Some will call it historic. But futuristic is more appropriate.
Day-night Test cricket is almost here. How long it stays is anyone’s guess.
The outcome of events at the Adelaide Oval in the next few days will have an enormous impact on the concept. This has the potential to reshape the future of the world’s greatest game.
Everybody will have an opinion on the pink ball.
Adelaide will be radically different from the draw at the WACA last week. There will be a result.
Although in recent years Sheffield Shield matches have been played at night with the pink ball and New Zealand have just played a warm up match in similar conditions, both sides will step into the unknown.
This increases the mystery behind the occasion.
New conditions, altered playing times and different equipment will be tested.
The lunch and tea breaks have been swapped. The pitch has been doctored to suit the fragile pink ball and more grass than ever can be expected on a wicket likely to assist bowlers more than batsmen.
Huge crowds will flock through the gates and the scene will be spectacular. The striking images of the incredible India-Pakistan Cricket World Cup Match at the Adelaide Oval in 2015 will be remembered.
A result is assured on what is expected to be a seam bowlers paradise. Batting at dusk will be difficult.
Vision will be restricted as the setting sun competes with artificial lights. Facing a thunderous 150kmph spell from a pack of carnivorous fast bowlers will be tougher than usual.
Fielding in the deep won’t be fun either.
We all dread the skied shots that slowly make their way to us in the deep. They should be easy, but diving away in the gully for a one handed grab seems like a cinch after you try to chest mark a ‘sitter’ on the fence and it rockets off your collar bone for four.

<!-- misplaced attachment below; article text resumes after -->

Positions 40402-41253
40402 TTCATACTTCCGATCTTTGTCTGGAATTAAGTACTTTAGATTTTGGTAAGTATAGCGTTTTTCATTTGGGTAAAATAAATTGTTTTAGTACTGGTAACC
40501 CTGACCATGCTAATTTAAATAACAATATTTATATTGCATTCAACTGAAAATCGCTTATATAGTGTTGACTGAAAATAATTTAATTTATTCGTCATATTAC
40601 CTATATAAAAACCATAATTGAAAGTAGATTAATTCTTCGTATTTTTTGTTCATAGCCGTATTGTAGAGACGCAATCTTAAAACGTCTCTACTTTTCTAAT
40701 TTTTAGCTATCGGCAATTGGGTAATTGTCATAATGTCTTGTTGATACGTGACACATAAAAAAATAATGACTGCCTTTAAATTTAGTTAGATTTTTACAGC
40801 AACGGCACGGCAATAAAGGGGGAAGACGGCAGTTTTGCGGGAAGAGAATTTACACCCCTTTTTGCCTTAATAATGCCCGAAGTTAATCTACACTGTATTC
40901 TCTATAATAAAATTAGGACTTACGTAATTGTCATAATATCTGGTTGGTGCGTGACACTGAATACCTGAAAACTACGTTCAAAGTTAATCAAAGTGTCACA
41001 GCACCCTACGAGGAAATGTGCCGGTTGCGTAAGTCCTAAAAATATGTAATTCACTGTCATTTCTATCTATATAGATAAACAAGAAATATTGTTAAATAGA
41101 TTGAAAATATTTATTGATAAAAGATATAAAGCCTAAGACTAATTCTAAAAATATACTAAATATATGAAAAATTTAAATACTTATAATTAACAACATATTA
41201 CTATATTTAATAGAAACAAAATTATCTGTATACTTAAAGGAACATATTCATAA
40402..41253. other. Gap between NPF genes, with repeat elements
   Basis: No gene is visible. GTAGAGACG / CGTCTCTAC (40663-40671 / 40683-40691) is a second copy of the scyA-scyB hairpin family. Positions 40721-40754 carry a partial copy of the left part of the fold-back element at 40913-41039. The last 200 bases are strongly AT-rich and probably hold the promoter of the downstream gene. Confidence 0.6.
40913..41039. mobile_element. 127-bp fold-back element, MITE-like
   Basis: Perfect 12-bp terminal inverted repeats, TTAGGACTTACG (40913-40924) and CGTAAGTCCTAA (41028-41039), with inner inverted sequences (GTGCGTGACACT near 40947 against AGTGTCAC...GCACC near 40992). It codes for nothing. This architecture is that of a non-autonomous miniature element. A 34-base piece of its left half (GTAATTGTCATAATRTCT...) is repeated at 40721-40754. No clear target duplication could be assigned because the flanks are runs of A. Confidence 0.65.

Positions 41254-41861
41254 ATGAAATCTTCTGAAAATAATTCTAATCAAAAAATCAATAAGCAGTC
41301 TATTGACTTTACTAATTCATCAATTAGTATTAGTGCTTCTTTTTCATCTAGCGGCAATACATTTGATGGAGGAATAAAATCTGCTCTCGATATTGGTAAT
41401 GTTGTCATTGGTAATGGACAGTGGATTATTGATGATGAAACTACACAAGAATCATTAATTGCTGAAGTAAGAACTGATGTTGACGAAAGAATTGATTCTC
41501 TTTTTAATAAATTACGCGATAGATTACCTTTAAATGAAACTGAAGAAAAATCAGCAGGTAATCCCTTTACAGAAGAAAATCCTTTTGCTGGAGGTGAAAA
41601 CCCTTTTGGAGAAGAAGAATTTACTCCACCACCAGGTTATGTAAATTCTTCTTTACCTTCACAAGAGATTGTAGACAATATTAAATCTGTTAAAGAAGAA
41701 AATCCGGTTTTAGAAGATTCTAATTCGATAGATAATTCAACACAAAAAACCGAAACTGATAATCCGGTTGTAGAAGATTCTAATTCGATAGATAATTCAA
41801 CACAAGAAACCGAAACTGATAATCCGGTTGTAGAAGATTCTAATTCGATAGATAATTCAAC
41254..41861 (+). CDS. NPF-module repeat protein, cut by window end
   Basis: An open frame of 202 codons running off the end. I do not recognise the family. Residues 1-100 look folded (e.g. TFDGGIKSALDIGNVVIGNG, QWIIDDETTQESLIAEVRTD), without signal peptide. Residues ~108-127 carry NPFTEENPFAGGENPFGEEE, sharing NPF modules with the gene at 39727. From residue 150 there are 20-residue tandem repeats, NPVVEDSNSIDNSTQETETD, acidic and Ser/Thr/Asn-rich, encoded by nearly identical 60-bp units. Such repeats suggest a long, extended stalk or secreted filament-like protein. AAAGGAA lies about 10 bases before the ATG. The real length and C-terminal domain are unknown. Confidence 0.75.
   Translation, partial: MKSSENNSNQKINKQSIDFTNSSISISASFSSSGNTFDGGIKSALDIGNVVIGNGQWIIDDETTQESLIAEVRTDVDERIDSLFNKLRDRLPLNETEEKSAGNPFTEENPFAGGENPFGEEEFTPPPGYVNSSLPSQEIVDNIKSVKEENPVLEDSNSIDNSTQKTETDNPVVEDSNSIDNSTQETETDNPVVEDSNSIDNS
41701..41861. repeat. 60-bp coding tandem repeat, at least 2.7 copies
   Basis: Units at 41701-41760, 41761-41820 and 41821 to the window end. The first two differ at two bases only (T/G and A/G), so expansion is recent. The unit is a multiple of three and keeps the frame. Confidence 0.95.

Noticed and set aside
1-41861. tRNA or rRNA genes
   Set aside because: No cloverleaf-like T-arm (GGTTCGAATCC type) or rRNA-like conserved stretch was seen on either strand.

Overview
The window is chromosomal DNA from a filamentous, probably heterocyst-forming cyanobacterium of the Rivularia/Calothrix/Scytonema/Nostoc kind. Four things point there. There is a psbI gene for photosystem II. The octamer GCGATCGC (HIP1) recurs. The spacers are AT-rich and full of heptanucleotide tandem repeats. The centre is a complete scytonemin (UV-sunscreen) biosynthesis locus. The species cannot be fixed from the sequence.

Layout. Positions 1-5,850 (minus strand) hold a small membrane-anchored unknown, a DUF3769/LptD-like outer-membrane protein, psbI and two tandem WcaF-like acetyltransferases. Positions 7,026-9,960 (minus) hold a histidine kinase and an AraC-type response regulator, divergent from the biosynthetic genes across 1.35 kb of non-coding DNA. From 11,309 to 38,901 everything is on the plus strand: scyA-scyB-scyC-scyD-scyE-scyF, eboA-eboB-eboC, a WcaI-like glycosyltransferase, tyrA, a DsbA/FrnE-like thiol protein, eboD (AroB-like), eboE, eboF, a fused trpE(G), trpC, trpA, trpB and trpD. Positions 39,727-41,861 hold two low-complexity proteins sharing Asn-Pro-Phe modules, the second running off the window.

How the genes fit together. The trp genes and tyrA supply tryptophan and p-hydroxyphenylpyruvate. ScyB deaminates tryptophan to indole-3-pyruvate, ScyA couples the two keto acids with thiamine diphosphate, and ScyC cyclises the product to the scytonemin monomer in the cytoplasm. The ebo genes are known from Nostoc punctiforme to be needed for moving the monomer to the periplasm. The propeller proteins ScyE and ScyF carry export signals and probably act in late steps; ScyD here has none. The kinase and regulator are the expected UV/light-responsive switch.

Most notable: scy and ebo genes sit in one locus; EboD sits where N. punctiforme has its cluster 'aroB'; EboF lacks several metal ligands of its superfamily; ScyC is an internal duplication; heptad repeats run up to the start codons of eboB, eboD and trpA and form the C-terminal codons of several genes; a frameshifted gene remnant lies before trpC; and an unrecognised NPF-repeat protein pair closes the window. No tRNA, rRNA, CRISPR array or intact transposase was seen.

If you’re not in Adelaide then get yourself down the local tomorrow afternoon and take a peak at cricket’s future.
India v South Africa
Can you believe it?
We’re into the Third Test between these two cricket juggernauts and the highest innings score so far is 215!
That’s right. India has prepared some feisty wickets for South Africa’s tour.
The first Test was a titanic battle and a revolving door for batsmen. India won by 108 runs and the Second Test was destroyed by rain after the Proteas were rolled for 214.
At Nagpur yesterday the Proteas knocked India over for 215 without the injured Dale Steyn or the dropped Vernon Philander. But they are 2/11 in reply.
Expect all out war on day two as South Africa battle to make a three figure score on a low spinners paradise in front of a massive Indian crowd.